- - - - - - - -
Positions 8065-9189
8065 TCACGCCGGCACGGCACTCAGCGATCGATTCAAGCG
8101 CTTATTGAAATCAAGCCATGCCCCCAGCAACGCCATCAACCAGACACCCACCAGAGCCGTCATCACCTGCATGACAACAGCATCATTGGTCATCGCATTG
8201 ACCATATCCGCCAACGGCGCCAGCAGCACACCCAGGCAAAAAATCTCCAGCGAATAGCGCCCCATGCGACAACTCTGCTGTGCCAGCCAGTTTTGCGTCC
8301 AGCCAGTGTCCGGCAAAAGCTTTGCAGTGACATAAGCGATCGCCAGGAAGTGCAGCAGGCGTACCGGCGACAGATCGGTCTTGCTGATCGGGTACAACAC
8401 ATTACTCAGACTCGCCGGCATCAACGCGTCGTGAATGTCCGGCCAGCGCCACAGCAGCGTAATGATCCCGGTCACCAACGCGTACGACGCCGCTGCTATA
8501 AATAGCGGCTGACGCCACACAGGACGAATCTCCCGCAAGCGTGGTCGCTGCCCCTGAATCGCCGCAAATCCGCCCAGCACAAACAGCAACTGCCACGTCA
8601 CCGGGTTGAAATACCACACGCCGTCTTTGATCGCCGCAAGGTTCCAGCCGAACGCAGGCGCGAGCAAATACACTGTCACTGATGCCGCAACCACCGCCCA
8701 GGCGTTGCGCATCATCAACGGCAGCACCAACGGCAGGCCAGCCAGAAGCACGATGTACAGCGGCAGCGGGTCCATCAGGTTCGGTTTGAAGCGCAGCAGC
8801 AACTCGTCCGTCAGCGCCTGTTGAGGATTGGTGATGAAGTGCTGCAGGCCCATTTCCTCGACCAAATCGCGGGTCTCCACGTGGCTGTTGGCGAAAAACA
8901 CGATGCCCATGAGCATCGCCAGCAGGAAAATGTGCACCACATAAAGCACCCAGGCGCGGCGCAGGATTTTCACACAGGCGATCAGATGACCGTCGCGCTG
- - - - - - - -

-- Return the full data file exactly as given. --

Positions 8065-9189
8065 TCACGCCGGCACGGCACTCAGCGATCGATTCAAGCG
8101 CTTATTGAAATCAAGCCATGCCCCCAGCAACGCCATCAACCAGACACCCACCAGAGCCGTCATCACCTGCATGACAACAGCATCATTGGTCATCGCATTG
8201 ACCATATCCGCCAACGGCGCCAGCAGCACACCCAGGCAAAAAATCTCCAGCGAATAGCGCCCCATGCGACAACTCTGCTGTGCCAGCCAGTTTTGCGTCC
8301 AGCCAGTGTCCGGCAAAAGCTTTGCAGTGACATAAGCGATCGCCAGGAAGTGCAGCAGGCGTACCGGCGACAGATCGGTCTTGCTGATCGGGTACAACAC
8401 ATTACTCAGACTCGCCGGCATCAACGCGTCGTGAATGTCCGGCCAGCGCCACAGCAGCGTAATGATCCCGGTCACCAACGCGTACGACGCCGCTGCTATA
8501 AATAGCGGCTGACGCCACACAGGACGAATCTCCCGCAAGCGTGGTCGCTGCCCCTGAATCGCCGCAAATCCGCCCAGCACAAACAGCAACTGCCACGTCA
8601 CCGGGTTGAAATACCACACGCCGTCTTTGATCGCCGCAAGGTTCCAGCCGAACGCAGGCGCGAGCAAATACACTGTCACTGATGCCGCAACCACCGCCCA
8701 GGCGTTGCGCATCATCAACGGCAGCACCAACGGCAGGCCAGCCAGAAGCACGATGTACAGCGGCAGCGGGTCCATCAGGTTCGGTTTGAAGCGCAGCAGC
8801 AACTCGTCCGTCAGCGCCTGTTGAGGATTGGTGATGAAGTGCTGCAGGCCCATTTCCTCGACCAAATCGCGGGTCTCCACGTGGCTGTTGGCGAAAAACA
8901 CGATGCCCATGAGCATCGCCAGCAGGAAAATGTGCACCACATAAAGCACCCAGGCGCGGCGCAGGATTTTCACACAGGCGATCAGATGACCGTCGCGCTG